What if one baby nurses well and the other doesn’t?

This is one of the challenges of nursing twins.  It is usually not feasible to nurse one while pumping for the other.  Therefore, you may need to alternate feedings whereby you nurse both at the breast for one feeding and then the next feeding you express and give this milk to your babies in a cup, syringe, or bottle.  Alternatively, if you have a lot of extra milk expressed you could nurse one baby while feeding this already-expressed milk to the other.  After nursing you will need to pump so that your body will continue to make an adequate milk supply for two babies.

Part of feeding twins is making sure you don’t get so tired and run down you don’t want to continue breastfeeding.  Therefore, if it means you express and give milk to both babies (even though one could’ve nursed) that is okay!  Perhaps you work diligently to get both latched at the breast during the day and then bottle-feed your expressed milk at night.  Though you will need to make sure to pump, you may be able to get more rest if you have help giving the bottles at night – especially if they are small and feeds take awhile.  You will need to evaluate your situation but make sure to take care of yourself too.  Accept all offers of help – this is not the time to make sure your house is perfectly clean and gourmet meals are on the table!

How do I know if my babies are getting enough milk?

What goes in must come out – so it is important to watch for adequate wet and dirty diapers.  When you are tired and taking care of multiple babies, it is easy to lose track of which baby did what so make sure to write down on separate charts for both babies what their diaper output has been.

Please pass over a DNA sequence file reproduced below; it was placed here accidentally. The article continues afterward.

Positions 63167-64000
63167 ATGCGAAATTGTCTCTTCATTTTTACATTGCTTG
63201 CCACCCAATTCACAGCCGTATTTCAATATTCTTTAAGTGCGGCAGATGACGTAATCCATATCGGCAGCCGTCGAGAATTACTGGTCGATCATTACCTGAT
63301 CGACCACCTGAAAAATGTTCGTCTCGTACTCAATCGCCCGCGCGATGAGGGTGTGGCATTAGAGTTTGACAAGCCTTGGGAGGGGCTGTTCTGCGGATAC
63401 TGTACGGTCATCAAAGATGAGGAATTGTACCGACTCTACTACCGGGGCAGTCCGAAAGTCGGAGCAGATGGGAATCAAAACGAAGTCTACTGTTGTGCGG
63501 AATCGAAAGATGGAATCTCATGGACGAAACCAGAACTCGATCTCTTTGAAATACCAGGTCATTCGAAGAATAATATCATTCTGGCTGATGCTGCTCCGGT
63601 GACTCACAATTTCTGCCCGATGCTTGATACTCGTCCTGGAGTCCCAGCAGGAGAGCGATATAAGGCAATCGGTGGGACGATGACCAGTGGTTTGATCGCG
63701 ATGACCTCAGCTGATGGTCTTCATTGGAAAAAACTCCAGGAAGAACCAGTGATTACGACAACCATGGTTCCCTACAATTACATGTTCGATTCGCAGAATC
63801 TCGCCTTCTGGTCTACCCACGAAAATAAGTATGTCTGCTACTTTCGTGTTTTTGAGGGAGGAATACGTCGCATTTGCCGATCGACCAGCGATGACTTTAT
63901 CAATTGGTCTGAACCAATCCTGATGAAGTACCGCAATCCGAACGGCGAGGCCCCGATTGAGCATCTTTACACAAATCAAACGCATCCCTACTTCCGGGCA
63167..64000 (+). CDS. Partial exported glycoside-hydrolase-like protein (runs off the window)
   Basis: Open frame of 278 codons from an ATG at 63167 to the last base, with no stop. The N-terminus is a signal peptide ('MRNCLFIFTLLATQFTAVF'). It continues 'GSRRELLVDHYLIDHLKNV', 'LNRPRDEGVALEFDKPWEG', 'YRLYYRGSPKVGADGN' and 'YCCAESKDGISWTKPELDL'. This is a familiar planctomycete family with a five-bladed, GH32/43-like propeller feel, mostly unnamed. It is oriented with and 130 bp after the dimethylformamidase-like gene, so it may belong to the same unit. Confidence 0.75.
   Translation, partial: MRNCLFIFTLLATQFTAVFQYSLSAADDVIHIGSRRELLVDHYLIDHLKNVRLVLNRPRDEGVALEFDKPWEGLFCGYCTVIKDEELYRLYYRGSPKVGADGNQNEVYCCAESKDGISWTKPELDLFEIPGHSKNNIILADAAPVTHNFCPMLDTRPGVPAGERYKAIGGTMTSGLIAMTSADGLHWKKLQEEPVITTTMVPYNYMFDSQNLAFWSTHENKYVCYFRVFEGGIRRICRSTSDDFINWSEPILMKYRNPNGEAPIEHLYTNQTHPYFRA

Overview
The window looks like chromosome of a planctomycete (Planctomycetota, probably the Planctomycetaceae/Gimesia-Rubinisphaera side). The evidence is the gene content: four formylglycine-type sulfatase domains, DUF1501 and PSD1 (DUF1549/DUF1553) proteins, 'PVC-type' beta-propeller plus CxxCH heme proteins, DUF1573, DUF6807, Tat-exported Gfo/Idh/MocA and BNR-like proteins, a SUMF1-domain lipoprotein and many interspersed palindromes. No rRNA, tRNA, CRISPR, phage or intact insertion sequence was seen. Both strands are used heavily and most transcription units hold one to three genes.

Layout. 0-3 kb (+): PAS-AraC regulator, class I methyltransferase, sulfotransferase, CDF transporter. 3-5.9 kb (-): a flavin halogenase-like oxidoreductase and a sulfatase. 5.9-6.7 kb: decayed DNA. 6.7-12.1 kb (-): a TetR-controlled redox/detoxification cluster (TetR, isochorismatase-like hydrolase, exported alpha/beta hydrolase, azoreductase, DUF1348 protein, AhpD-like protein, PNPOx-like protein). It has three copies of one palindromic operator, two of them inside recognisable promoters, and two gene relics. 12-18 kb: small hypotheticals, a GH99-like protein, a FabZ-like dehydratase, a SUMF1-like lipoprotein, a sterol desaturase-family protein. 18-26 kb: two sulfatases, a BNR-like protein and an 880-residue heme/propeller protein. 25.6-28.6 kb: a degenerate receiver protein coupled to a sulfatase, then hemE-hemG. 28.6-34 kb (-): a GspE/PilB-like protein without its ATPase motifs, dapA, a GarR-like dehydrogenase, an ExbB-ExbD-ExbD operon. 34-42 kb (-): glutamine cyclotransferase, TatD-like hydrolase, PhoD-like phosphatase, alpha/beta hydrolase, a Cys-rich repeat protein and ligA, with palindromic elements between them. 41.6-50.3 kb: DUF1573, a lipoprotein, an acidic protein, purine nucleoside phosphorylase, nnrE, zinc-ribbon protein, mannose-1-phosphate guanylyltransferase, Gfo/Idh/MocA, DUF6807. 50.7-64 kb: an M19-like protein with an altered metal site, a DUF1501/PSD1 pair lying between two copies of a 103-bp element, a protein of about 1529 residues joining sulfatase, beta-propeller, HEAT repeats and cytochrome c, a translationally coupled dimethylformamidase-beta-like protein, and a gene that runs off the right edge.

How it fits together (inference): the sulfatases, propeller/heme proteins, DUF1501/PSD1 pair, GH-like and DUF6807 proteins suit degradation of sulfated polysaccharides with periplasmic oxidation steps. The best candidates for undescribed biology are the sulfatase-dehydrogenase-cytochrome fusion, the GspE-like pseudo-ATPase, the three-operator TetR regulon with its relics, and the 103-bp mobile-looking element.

Should I nurse them at the same time?

Many twin moms find that nursing their babies together saves time.  However, there can be a big learning curve in the beginning.  It is helpful to work one-on-one with each baby in the beginning to make sure he is able to latch and suckle effectively, then tackle nursing both babies at the same time.  Nursing them together has the added benefit of increasing your milk supply as well as the babies suckling and producing milk let-downs for one another.  It is still important to remember that each baby is an individual with unique needs and may need to nurse at different times than the other, too.

How do I know which baby to feed on which side?

You can either assign a breast to each baby or switch which side the babies nurse from.  Keeping the babies on their own side has the advantage of making milk specific to that baby (though the babies will probably be sharing the same germs anyway as they will be in close contact) and containing something like a thrush infection should that ever occur.  Switching sides has the advantages of eye stimulation and development and making sure each baby is adequately fed as it is very common for one breast to produce more milk than the other.  Or, if one baby eats more than the other, it keeps you from looking lop-sided in size!

If you choose to switch breasts, you can either switch at each feed, or switch each day keeping one baby on each side for 24 hours before switching.  There is no one right way so just find what works best for you and go with it!

What positions work for feeding twins?

The short answer is, “any that are comfortable for you and your babies!”  There is no right or wrong position to nurse your twins.  That said, you want to make sure you are comfortable and propping many pillows around you to help support your babies can make nursing easier.  See this page for pictures and ideas for positions.

Breastfeeding twins is so much work!

Yes, nursing twins is a lot of work.  You will probably look back on their first year of life and think all you ever did was nurse babies.  But, feeding twins, no matter how you choose to do it, is work.  Imagine if you bottle-fed your babies – mixing the formula, cleaning and sterilizing bottles, as well as trying to hold them both while taking their bottles. . . not to mention the cost of buying the formula.  From this perspective, breastfeeding twins seems quite easy compared to the alternative!